Angry? Who me?…

Posted by | January 18, 2017 | Blog, Uncategorized | No Comments
angry-

Glorious rain pours down outside my window as I say hello again. It’s been a minute and I apologize! Christmas, New Years, a wedding to plan, school to apply to…I will stop with the excuses…I know you don’t really mind….

The good news?  I feel like there is a bevy of thoughts raring to get out for 2017 and I’m all about sharing them!

This might seem like an odd topic to start off my 2017 post but the Lord has been speaking to me about anger. Odd, honestly. Odder still is that this moment it’s not an emotion I’m experiencing often. Don’t get me wrong, I am no stranger to it. Insert bashful eye blink. Maybe it’s just that at this time, removed from the heavy fog that permeates me during that particular emotion, the root of anger entices me to know more. Stay with me for a second, because you’re going to think I’m cray when I tell you that it was prompted by the behavior of a miniature canine.

My fiancé has a tiny little dog. He is adorable (the dog….although so is my fiancé…) one of those furry friends you want to stick in a purse. At first glance you’d think he was a saint. But try picking him up at dinner time, getting near his toy, or looking at him wrong when he’s tired and Beware! He threatens those tiny pearly whites and he’s not bashful about using them. Before feeding him the other night, I picked him up in front of his dinner bowl and he began growling at me. It was at that moment a thought occurred to me:

“I think he really believes that I’m not going to feed him.”

Which is odd because this pup has never missed a meal! Similarly, when I grab his toy, I think he really believes I’m not going to give it back….which might be true because I thought he liked that game where I take the toy and throw it? ….I digress….

Anyway, if he genuinely thinks I’m going to withhold, of course he is going to assert himself and demand his voice to be heard. I’m not Cesar Milan, so I’m not entirely sure if my suspicions are true with pups, but then a more profound question occurred to me: does anger arise in us because at the core we believe that our needs will not be fully met unless we demand them to be? My therapist would tell you (and I would agree) that anger is almost always a secondary emotion that stems from pain. But in addition, I can’t help but see a connection in anger that manifests in order to somehow defend what we believe we can’t live without, to defend what we should have, or to assert ourselves in a disagreement.   That kind of anger that looks at our neighbor and thinks, “If he got the promotion that means there’s less for me.” Or “ She is so much better at everything than I am. Her talent takes away from mine so I’m going to have to do whatever I can at my job to ensure that I get my own.” The anger that causes us to demand the presence of our flesh because we believe that without doing so, we will be left with nothing. Or maybe it’s that we demand our voice to be heard, because we believe that without shouting, no one will hear?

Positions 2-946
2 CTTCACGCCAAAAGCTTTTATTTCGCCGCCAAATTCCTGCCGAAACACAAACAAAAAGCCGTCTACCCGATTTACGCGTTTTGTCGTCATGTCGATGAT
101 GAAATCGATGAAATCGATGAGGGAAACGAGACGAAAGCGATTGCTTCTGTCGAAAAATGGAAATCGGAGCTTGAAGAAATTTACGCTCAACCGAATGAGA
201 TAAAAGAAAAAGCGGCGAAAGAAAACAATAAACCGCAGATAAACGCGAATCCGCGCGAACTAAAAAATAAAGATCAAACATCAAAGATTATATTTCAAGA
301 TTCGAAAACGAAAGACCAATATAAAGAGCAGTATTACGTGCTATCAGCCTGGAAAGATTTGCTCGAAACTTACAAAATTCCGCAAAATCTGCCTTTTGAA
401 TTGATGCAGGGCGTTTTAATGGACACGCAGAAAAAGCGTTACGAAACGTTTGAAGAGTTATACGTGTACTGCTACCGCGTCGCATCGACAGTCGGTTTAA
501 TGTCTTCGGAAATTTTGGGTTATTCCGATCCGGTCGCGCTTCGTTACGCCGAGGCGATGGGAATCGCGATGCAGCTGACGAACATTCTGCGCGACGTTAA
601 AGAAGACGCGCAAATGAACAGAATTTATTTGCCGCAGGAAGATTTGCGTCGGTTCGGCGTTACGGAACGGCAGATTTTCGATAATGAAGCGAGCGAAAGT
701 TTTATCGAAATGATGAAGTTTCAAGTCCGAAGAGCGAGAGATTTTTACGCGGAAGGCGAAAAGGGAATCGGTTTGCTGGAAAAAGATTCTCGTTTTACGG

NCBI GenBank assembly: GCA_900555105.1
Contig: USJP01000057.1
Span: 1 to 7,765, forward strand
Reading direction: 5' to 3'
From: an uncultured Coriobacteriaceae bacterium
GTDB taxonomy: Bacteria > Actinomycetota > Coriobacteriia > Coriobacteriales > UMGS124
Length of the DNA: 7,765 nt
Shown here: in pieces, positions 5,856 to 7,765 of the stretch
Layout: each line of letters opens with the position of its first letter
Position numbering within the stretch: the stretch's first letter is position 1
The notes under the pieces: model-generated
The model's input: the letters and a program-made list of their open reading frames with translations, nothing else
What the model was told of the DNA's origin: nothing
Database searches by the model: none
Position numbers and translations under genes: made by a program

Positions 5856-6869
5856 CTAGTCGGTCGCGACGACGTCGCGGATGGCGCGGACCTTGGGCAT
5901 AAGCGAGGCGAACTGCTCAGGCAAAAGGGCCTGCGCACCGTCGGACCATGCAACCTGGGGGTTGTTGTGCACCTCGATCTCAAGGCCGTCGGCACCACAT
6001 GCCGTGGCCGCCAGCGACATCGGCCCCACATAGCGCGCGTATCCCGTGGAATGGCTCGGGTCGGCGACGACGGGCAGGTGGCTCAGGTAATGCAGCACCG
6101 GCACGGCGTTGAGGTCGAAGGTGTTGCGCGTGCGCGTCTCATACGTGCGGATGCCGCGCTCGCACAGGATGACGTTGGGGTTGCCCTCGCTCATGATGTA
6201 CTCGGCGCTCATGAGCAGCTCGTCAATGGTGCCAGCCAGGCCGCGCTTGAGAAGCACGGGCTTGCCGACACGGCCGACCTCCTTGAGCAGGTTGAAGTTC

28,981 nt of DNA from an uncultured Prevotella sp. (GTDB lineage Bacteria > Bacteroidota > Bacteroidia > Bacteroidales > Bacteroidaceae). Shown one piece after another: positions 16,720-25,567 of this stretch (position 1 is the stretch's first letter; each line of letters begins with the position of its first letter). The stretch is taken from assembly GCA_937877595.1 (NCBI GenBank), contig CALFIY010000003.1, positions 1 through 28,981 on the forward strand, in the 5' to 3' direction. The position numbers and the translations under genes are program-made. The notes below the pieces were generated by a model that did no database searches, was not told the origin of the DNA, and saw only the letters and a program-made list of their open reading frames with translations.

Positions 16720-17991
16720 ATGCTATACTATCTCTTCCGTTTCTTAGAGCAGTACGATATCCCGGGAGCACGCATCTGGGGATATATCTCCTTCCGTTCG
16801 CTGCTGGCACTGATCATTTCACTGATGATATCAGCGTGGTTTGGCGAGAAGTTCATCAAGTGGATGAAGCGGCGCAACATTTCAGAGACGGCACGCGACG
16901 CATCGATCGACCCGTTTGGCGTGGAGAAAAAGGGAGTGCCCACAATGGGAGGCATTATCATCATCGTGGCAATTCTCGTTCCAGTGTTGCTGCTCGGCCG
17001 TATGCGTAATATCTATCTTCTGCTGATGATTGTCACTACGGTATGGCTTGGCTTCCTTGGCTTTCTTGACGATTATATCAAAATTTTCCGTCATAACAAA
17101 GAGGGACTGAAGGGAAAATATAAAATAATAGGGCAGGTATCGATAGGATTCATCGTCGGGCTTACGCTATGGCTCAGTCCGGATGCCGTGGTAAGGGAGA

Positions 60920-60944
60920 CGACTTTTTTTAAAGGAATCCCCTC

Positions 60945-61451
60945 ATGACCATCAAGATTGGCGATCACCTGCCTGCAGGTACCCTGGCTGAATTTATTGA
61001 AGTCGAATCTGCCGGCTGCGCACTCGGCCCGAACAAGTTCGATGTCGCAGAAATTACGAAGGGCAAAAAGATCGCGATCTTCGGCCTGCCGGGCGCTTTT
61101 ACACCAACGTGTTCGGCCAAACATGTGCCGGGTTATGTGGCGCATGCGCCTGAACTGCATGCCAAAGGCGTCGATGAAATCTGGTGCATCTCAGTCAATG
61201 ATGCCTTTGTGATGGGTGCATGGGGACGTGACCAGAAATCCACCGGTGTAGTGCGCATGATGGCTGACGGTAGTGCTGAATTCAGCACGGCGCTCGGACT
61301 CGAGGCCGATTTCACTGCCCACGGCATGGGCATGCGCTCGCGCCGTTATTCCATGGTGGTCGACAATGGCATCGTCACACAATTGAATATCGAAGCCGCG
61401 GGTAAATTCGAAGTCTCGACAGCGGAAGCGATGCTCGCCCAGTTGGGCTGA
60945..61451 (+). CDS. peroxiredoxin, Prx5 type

In the silence of not knowing what is next to write, I hear a small word. A word I don’t like very much.

Meek.

“Blessed are the meek for they will inherit the Earth.” Matthew 5:5

To put it bluntly: I don’t want to write about meekness. That word sounds weak. Anger was the topic right God? I was supposed to write about how the dog needs to trust that I will feed him, right?

Sigh. Because now I’m off looking up the word meek and pulling out my concordance. Stand by.

….A lump won’t budge from my throat as I read the definition out loud.

Meek; the Greek definition is “praiós” meaning “gentle, humble, meek.” But listen to the explanation that Strong’s Concordance offers.

“Praós is a mildness of disposition, gentleness of spirit. Meekness towards God is that disposition of spirit in which we accept His dealings with us as good, and therefore without disputing or resisting. The meek man truly acknowledges himself as a sinner among sinners and this knowledge of his own sin teaches him to meekly endure the provocations of others and not to withdraw from the burdens their sins may impose on him. The meek are those wholly relying on God rather than their own strength to defend them against injustice. Thus, meekness towards evil people means knowing God is permitting the injuries they inflict, that he is using them to purify His elect, and that He will deliver His elect in His time. Gentleness or meekness is the opposite to self assertiveness and self interest. It stems from trust in God’s goodness and control over the situation. This is a work of the Holy Spirit not of the human will.”

Right after I picked my jaw up off the floor, I thanked God for that last piece at the end, “This is a work of the Holy Sprit, not of the human will.” Well thank God because I can’t seem to find my name in that description whether I’m angry or not…nor do I trust myself to ever get to that place of refinement on my own. The Holy Spirit MUST do that work in me.

(If you want more on how the holy spirit changes us, see “Christianese” blog post).